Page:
Health Net Faces Another Investigation

Calif. Insurance Dept. to Investigate Breach Incident
Health Net Faces Another Investigation
A second California state agency has launched an investigation into insurer Health Net's recent information breach incident that may have affected 1.9 million individuals nationwide.

The California Department of Insurance will conduct an investigation into whether Health Net "did everything it could have done to avoid and appropriately remedy this security breakdown," said Dave Jones, insurance commissioner.

"With identity theft crimes on the rise, it is more important than ever to act immediately and comprehensively in addressing a privacy breach," Jones said. "Although Health Net has agreed to provide us with the findings of its internal investigation, I intend to conduct a follow-up investigation of the breach."

On Monday, the California Department of Managed Healthcare also announced it's conducting an investigation.

Breach Stems From Missing Drives

The breach was the result of server drives missing from a California data center managed by IBM. In a hotline recording for those affected, Health Net said IBM notified the company January 21 that the drives were missing.

If the total number of individuals affected holds up, the incident will be the largest reported so far under the HITECH Act breach notification rule, which went into effect in September 2009.

Although Health Net declined to confirm the number of individuals affected or the number of drives involved, the California Department of Managed Healthcare said information on 1.9 million individuals nationwide was on nine missing server drives. The department said those affected included more than 622,000 enrollees in Health Net products regulated by the department, more than 223,000 enrolled in California Department of Insurance products and others enrolled in Medicare.

On Wednesday, the Washington state attorney's general office said that nearly 40,000 residents may have been affected by the breach. The Connecticut attorney general said Monday that information on nearly 25,000 residents of that state may have been affected, and that office is conducting an investigation of the breach incident.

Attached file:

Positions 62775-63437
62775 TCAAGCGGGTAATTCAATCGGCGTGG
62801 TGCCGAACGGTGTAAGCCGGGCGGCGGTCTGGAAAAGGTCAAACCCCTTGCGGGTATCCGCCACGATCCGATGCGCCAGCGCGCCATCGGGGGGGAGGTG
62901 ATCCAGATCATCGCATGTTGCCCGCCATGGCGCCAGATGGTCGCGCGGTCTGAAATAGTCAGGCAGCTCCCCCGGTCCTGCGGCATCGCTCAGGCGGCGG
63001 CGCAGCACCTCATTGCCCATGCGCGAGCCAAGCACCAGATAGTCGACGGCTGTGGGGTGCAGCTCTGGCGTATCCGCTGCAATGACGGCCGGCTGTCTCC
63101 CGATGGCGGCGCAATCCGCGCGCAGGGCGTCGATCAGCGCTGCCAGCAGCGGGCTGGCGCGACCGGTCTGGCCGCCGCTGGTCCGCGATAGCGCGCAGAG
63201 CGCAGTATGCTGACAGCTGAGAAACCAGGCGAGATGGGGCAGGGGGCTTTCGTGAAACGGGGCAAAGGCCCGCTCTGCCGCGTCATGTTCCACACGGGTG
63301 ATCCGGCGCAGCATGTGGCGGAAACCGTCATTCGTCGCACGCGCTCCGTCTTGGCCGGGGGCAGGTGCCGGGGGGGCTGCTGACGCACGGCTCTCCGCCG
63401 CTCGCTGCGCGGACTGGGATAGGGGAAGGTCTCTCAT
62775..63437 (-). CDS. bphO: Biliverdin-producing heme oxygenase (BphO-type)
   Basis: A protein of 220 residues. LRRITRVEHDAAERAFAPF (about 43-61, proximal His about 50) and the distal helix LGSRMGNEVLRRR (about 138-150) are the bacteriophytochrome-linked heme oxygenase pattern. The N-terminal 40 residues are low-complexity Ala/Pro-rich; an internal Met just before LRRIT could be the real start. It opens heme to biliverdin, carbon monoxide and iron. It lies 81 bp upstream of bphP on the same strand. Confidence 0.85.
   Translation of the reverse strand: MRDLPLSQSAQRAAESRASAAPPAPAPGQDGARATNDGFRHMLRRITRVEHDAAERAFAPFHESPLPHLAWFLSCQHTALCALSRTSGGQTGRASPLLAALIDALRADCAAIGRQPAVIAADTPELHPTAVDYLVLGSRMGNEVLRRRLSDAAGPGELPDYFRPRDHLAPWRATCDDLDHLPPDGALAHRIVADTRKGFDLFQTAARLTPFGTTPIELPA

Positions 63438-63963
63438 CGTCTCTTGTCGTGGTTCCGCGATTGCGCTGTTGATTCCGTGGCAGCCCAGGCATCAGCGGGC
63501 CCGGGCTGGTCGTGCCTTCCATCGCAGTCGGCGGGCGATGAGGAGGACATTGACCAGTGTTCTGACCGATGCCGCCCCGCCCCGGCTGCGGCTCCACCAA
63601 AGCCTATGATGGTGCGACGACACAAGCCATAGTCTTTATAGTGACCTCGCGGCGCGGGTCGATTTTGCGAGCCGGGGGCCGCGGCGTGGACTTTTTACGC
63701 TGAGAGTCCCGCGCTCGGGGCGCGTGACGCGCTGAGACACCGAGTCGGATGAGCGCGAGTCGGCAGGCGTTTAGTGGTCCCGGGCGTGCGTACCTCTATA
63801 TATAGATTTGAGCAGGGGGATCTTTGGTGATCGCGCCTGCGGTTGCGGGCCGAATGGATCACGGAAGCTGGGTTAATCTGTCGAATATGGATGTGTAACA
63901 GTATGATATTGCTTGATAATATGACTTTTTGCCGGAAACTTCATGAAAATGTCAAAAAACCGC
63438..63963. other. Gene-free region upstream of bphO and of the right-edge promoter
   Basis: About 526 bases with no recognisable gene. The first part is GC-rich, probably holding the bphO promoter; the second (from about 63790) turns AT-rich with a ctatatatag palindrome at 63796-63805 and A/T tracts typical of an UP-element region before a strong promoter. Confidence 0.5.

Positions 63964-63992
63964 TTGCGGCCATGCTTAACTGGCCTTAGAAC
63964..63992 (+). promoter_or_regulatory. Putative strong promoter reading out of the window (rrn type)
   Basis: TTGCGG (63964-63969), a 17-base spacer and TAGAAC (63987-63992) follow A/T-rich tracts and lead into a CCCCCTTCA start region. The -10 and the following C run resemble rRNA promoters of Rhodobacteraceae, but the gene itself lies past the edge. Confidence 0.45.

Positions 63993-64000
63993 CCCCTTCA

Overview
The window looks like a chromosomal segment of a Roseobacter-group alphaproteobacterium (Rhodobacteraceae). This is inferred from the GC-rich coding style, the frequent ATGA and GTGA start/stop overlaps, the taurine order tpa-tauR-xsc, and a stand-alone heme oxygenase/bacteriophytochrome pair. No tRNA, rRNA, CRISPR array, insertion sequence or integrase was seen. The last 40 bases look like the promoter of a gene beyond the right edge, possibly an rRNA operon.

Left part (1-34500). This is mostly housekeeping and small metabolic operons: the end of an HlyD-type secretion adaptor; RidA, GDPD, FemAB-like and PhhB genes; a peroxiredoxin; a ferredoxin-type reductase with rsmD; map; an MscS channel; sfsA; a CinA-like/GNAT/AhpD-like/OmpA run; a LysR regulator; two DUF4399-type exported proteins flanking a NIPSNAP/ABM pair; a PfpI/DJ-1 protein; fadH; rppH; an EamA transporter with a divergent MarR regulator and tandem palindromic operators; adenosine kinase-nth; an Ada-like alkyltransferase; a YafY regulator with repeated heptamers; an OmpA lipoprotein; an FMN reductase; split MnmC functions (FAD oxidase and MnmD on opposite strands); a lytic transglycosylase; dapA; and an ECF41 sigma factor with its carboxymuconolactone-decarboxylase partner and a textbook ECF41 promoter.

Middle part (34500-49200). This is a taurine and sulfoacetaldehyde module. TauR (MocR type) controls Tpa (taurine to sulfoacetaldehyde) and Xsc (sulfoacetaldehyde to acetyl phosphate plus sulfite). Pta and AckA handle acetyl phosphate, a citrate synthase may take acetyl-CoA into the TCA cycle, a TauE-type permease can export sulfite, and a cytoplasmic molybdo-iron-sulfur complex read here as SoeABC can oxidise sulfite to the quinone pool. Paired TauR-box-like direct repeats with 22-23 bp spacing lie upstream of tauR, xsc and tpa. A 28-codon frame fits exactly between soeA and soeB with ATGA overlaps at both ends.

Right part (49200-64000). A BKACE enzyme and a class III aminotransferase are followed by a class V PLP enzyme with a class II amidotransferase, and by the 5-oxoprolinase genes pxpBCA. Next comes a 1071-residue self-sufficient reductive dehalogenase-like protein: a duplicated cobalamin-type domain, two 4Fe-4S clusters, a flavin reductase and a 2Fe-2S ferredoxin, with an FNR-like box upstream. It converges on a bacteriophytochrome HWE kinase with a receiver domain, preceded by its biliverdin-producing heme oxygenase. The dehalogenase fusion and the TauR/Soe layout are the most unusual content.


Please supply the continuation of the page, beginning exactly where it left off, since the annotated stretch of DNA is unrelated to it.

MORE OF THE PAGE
Second Breach Incident

The January incident marks the second time Health Net has reported a major health information breach stemming from a missing drive.

In the wake of a similar Health Net incident in May 2009, which involved the loss of a computer disk drive that affected up to 1.5 million consumers nationwide, former Connecticut Attorney General Richard Blumenthal last July reached a settlement with the insurer. Health Net agreed to a $250,000 payment and a corrective action plan. That case marked the first time a state attorney general filed a HIPAA civil lawsuit as enabled by the HITECH Act.

Health Net also was fined by the Connecticut Insurance Department and the Vermont attorney general in connection with that 2009 incident (See: Health Net Fined Again for Breach).

In a press release, Health Net said its investigation of the latest breach incident "follows notification by IBM, Health Net's vendor responsible for managing IT infrastructure, that it could not locate several server drives" at a data center in Rancho Cordova, Calif. "After a forensics analysis, Health Net has determined that personal information of some former and current Health Net members, employees and health care providers is on the drives," the company stated. That information may include names, addresses, health information, Social Security numbers and/or financial information.

Health Net is offering those who may have been affected "two years of free credit monitoring services, including fraud resolution and, if necessary, restoration of credit files, as well as identity theft insurance."

The insurer provides health benefits to about 6 million individuals.

Breaches affecting 500 or more individuals must be reported to federal authorities and the individuals affected within 60 days under the HITECH Act breach notification rule. As of Thursday morning, the Health Net breach was not yet on the federal list of major health information breaches. New incidents are added to the list once the HHS Office for Civil Rights confirms the details.

About the Author

Howard Anderson

Howard Anderson

Former News Editor, ISMG

Anderson was news editor of Information Security Media Group and founding editor of HealthcareInfoSecurity and DataBreachToday. He has more than 40 years of journalism experience, with a focus on healthcare information technology issues. Before launching HealthcareInfoSecurity, he served as founding editor of Health Data Management magazine, where he worked for 17 years, and he served in leadership roles at several other healthcare magazines and newspapers.

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